Jaldi 5 with Amith Prabhu: PRAXIS brought together seniors & juniors in the PR and corp comm community

28 Nov,2012

He’s made the fullest use of the time zone difference between the United States and India. So when he’s not on his desk at his day job at PR major Edelman in Chicago, he was busy coordinating PR conference PRAXIS 2012 and dreaming up what else the Promise Foundation should do. MxM India caught up with PRAXIS co-chair Amith Prabhu a day before he was heading back to the US and asked him a few leading questions.

 

01.   As you look back, and given the standards that you had set for yourself, how would you rate PRAXIS 2012? And vis-a-vis other PR conferences that happen through the year?

We, the organising committee of 12 at-larges and specifically Shane Jacob and I as summit co-chairs are very pleased with the way PRAXIS 2012  turned out to be. It surpassed all our expectations. When we had conceptualised the event we had thought of a small compact conference but over the months it grew to become bigger than we had imagined. And the final outcome was there for all to see. As many as 260 delegates including 35 top-class speakers and a full-house despite an experimental schedule. Everyone in the audience and backstage took ownership and that was evident even when there were glitches and all were supportive.

 

It would not be fair to compare with other PR conferences because our intentions were unique – bringing together the seniors and the youngsters of the core Indian PR consulting and corporate communications community. We achieved this with aplomb and the fact that we are proud of is punctuality throughout the two days.

 

02.   While there was representation from most firms, and most CEOs were also present, the big guns from a few agencies were conspicuous by their absence: Dilip Cherian of Perfect Relations, N S Rajan of Ketchum Sampark, Weber Shandwick’s Shiv Reddy/Atul Ahluwalia, Ameer Ismail of LinOpnion. Any reasons for their absence?

We had invited 30 PR firms of all sizes when we set out on this mission and we had an instant response from over 25 of these wherein 15 had confirmed their presence right at the start. Around 9-10 had expressed their support but had scheduling conflicts. Of the four firms mentioned above we tried hard to connect with them but were not successful. Mr Cherian had responded favourably but was unable to make it. The CEO of his firm was a panelist but had to drop out at the last moment due to a personal emergency. We are confident that we will be able to have all of them not just attend but also be on panels at the next edition.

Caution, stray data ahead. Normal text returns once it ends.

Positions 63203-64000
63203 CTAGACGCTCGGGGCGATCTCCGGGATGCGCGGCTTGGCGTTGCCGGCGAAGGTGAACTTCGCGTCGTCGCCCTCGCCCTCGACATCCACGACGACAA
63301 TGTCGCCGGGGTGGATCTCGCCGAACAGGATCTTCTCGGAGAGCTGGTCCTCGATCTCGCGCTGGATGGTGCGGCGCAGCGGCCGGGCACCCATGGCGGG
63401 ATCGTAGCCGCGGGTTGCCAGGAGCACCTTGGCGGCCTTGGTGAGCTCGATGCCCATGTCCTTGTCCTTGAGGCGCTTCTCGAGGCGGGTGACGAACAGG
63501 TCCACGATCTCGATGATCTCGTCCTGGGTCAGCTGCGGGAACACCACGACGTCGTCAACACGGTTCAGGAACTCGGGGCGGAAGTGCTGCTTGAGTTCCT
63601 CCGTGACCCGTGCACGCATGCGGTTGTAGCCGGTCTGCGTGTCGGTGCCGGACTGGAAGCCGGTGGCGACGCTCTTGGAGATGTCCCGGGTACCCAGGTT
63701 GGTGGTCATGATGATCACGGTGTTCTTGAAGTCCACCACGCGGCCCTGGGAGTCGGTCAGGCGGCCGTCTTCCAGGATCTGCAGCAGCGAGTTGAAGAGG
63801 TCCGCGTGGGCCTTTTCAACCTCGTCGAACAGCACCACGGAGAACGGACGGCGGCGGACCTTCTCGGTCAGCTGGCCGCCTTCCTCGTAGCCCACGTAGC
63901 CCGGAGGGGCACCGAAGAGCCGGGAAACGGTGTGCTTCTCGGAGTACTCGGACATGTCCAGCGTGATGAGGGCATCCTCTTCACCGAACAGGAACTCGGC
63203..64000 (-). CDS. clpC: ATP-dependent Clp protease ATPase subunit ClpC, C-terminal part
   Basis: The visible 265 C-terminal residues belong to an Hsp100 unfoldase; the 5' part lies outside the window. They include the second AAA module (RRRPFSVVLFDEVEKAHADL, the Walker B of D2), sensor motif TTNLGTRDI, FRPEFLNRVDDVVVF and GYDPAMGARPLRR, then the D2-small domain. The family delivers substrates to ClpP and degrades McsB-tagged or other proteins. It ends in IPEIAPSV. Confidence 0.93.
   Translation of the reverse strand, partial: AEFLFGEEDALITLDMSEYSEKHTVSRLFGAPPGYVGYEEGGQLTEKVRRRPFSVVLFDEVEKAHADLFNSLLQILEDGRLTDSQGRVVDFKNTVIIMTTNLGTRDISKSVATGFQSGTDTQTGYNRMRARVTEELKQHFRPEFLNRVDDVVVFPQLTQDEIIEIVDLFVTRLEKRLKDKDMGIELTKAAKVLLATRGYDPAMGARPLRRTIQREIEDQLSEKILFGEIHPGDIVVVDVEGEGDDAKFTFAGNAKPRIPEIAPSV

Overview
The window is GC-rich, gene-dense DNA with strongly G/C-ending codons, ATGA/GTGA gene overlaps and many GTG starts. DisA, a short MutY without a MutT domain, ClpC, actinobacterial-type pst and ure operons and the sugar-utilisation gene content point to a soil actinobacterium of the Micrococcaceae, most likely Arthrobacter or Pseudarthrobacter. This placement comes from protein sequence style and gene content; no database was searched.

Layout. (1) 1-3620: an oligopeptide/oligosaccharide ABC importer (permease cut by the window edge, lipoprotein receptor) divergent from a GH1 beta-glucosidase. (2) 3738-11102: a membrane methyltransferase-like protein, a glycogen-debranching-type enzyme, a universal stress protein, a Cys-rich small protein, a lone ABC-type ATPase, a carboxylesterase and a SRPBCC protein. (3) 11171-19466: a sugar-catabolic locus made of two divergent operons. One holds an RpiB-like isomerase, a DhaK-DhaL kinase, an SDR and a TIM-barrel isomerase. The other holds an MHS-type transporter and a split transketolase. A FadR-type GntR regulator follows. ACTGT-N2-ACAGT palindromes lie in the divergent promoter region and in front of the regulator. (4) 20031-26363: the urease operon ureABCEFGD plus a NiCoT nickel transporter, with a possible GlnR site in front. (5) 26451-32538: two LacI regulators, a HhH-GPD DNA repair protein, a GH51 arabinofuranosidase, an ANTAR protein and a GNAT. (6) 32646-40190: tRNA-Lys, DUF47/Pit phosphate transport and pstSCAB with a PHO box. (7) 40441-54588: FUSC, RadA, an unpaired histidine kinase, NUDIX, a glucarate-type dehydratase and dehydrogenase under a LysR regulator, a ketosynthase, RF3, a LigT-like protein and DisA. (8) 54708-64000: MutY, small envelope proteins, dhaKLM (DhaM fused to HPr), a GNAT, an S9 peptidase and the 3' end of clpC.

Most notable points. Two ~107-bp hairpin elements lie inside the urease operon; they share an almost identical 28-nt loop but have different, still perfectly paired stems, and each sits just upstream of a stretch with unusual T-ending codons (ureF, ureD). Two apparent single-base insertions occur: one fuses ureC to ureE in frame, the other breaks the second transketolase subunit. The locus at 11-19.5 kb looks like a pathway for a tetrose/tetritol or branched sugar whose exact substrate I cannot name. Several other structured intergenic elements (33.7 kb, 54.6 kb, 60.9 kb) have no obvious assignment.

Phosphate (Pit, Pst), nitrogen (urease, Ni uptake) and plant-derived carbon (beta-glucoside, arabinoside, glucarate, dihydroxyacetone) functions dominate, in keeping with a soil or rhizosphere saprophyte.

What would you tell them given that they didn’t turn up?

I would tell them that we missed their presence and their insights and they cannot afford to miss a humble attempt put together completely by volunteers next year around. It is also possible that several people were apprehensive of a brand new event by a group of youngsters and would consider being part of it in the future. We are a completely independent not-for-profit venture and our focus is to collect people and give them a forum to learn and share.

 

03.   It was in effect just a one-day event, though spread over two days. Given that people are spending a fair bit of time and money to get here, do you think there’s need to pack in more?

We packed in as much as 24 hours could permit… 6 panels, 3 networking sessions, 2 keynotes and 1 concert was quite a bit. We planned the timings around flights to and from Chennai so those who wanted to spend just one night could make it. But we have feedback that people are open to an additional day and we will consider that when we plan the second edition.

 

04.   Chennai agencies and corporate communications professionals didn’t appear to be exploiting the opportunity?

The summit was promoted and marketed completely on social networks. It is possible that several firms in Chennai were either not aware of the intensity of this endeavour or chose to wait and watch. Honestly, there is nothing to exploit other than being there and having a good time. Hopefully, in the future there will be greater participation from professionals in the vicinity.

 

05.   Was Pondicherry a good venue? Isn’t there too much of anxiety of storms?

The idea is to offer delegates a destination that is unique and has tourist appeal. Our gut feel told us that Pondicherry would have a uniqueness that very few venues could offer. The concern was not so much about storms but about distance from the Chennai airport which was well taken by most despite the long drive, thanks to the decent roads.

 

Where will it be next year? Dates finalized? Venue?

The idea is to take the summit across zones and keep it moving. We have begun in the South. We intend planning the second one in the North or the West. We will decide dates and venue based on feedback received from the delegates which we are evaluating. We hope to announce the same soon on MxMIndia. All that we can say is that it will certainly be bigger and better.

 

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